Diarrhoea and cancer treatments
Diarrhoea usually means that you need to pass more bowel motions in a day than is normal for you, and the stools you pass are looser than normal.
Diarrhoea can be caused by chemotherapy, radiotherapy, biological therapies and surgery. The treatments can affect the healthy cells that line the digestive tract, which causes diarrhoea. Sometimes medications or an infection can also cause diarrhoea.
This can be a temporary, mild side effect but for some people it can be severe and they will need to see a doctor to help manage it.
Tell your doctor if you have diarrhoea. They can investigate the cause, and prescribe some anti-diarrhoea medicines.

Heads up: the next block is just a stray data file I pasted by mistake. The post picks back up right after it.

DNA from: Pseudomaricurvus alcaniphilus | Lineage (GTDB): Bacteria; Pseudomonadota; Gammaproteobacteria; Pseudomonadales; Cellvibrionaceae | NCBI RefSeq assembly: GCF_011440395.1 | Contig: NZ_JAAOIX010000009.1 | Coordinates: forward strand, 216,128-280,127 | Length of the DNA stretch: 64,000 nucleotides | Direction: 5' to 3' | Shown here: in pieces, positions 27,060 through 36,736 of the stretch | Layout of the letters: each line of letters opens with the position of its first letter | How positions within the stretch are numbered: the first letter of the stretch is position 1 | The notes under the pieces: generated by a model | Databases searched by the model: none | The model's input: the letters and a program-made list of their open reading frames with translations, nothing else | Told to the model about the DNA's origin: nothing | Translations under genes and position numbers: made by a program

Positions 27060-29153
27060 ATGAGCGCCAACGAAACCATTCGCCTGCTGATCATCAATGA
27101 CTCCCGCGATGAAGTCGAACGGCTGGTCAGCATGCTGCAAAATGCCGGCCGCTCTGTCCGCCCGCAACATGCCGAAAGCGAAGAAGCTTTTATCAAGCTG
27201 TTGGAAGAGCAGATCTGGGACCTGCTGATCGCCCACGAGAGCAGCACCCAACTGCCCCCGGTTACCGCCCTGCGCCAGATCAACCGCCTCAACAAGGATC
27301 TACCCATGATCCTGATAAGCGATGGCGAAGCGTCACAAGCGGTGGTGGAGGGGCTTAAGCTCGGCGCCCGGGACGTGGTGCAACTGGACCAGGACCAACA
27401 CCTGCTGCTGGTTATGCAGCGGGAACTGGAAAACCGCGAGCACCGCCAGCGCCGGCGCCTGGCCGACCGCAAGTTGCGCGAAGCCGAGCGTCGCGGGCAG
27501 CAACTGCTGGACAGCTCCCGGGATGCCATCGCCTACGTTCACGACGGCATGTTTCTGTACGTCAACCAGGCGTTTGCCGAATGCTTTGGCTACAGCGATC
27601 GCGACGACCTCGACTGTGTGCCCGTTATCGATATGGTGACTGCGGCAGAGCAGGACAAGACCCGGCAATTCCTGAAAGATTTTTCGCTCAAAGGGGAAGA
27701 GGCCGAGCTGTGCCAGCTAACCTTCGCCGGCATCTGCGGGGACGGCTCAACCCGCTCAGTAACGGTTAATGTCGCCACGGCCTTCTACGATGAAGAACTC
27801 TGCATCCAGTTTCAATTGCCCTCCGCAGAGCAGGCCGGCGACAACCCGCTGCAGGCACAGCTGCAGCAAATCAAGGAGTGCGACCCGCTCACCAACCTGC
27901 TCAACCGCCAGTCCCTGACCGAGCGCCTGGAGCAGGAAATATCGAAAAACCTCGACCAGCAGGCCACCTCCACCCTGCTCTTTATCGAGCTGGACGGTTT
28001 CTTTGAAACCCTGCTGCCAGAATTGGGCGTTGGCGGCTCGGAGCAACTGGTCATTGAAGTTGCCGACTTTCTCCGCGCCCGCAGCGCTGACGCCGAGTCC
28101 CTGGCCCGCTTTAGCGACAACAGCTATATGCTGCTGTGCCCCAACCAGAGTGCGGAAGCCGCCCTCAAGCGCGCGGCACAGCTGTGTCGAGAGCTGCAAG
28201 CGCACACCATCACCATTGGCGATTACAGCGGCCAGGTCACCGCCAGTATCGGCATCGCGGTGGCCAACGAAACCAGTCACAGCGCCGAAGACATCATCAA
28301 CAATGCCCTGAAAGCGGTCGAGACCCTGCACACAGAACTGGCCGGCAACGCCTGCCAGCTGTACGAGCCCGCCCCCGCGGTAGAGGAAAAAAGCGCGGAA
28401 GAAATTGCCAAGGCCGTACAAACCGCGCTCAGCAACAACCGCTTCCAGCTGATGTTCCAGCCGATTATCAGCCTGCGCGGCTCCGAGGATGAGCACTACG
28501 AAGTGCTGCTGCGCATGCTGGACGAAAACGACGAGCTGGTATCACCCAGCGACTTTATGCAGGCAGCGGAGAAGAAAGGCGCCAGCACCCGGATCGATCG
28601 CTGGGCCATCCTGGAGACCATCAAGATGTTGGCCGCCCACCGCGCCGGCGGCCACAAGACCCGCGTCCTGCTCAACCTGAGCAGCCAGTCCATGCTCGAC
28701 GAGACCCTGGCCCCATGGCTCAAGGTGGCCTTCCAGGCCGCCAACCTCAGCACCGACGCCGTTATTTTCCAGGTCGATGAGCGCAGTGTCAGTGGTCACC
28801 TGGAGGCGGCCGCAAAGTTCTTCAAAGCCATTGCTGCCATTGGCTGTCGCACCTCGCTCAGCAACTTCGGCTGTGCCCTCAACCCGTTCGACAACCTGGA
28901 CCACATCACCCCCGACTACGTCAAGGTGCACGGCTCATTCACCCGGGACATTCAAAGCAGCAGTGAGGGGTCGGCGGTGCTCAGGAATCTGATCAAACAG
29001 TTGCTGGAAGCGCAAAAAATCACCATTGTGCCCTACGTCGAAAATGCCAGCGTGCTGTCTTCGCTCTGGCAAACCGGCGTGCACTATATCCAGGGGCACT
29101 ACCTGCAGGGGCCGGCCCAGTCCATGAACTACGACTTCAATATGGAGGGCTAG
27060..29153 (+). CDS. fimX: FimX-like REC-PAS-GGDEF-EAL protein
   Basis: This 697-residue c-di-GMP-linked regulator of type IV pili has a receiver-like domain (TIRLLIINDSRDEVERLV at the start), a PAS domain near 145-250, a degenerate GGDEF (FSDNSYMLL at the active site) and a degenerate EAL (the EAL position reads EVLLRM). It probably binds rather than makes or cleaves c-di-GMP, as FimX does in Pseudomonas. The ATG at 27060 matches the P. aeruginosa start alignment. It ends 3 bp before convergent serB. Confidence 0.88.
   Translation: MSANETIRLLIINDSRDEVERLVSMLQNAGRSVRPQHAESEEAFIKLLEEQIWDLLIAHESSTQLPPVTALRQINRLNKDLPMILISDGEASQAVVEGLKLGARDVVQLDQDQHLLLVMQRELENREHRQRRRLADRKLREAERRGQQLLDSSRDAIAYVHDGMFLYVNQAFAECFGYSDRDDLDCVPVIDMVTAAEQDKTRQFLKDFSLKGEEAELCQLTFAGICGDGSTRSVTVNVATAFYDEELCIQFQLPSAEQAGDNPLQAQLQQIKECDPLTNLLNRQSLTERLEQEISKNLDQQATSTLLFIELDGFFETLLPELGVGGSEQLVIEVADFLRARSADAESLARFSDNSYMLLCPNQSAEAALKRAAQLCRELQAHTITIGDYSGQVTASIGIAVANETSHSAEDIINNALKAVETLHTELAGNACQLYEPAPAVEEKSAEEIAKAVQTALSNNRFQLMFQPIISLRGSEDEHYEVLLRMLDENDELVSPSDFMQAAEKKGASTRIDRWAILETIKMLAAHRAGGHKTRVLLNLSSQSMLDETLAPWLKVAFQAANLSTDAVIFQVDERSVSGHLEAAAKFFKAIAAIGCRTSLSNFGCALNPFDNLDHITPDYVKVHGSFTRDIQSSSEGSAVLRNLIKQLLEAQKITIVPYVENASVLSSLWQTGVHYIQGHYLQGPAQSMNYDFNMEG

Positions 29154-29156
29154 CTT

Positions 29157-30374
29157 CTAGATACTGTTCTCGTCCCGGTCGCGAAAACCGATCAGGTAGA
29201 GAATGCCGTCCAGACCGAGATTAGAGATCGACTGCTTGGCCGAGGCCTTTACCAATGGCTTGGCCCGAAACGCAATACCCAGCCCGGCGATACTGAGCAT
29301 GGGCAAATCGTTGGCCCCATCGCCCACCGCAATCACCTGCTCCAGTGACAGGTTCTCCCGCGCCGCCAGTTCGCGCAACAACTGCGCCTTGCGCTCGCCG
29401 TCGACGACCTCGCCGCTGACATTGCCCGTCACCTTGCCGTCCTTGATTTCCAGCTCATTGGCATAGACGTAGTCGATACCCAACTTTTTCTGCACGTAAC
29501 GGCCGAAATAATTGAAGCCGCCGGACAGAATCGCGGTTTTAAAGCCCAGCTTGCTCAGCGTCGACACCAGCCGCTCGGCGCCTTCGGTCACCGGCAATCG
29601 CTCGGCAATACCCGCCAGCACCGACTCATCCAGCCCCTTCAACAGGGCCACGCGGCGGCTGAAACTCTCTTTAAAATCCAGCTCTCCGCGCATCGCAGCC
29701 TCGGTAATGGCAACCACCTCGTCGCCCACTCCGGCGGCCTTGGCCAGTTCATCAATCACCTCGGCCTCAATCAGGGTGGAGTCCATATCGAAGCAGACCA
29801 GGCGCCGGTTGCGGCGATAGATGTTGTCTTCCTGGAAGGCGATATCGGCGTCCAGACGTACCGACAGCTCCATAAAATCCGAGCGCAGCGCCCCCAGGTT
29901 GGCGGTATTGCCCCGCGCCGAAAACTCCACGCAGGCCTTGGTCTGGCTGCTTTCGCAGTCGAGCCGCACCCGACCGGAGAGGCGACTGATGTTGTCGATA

Make sure you drink plenty of fluids to replace the water lost with the diarrhoea, but avoid alcohol and coffee.
Acidophilus or other bacteria found in live yoghurt or live yoghurt drinks may help to ease diarrhoea caused by antibiotics. Antibiotics can kill off the healthy bacteria normally found in the bowel, but the bacteria found in live yoghurt may replace them. However, you should avoid live yoghurt while you’re having chemotherapy or if your immunity is low.
Eat small, frequent meals made from light foods such as dairy produce, white fish, poultry, well-cooked eggs, white bread, pasta or rice. Avoid highly spiced or fatty foods and eat your meals slowly.
Avoid foods and drinks that make the diarrhoea worse. This includes greasy, fatty foods such as chips and beefburgers, cooked dried beans, apple juice, raw fruits and vegetables, and spicy foods like chilli peppers.
If your diarrhoea is caused by radiotherapy or chemotherapy, changing your diet is unlikely to help. It’s important that you take the anti-diarrhoea medicines prescribed by your doctor. If you have diarrhoea after surgery for bowel cancer, discuss it with your doctor or specialist nurse before changing your diet.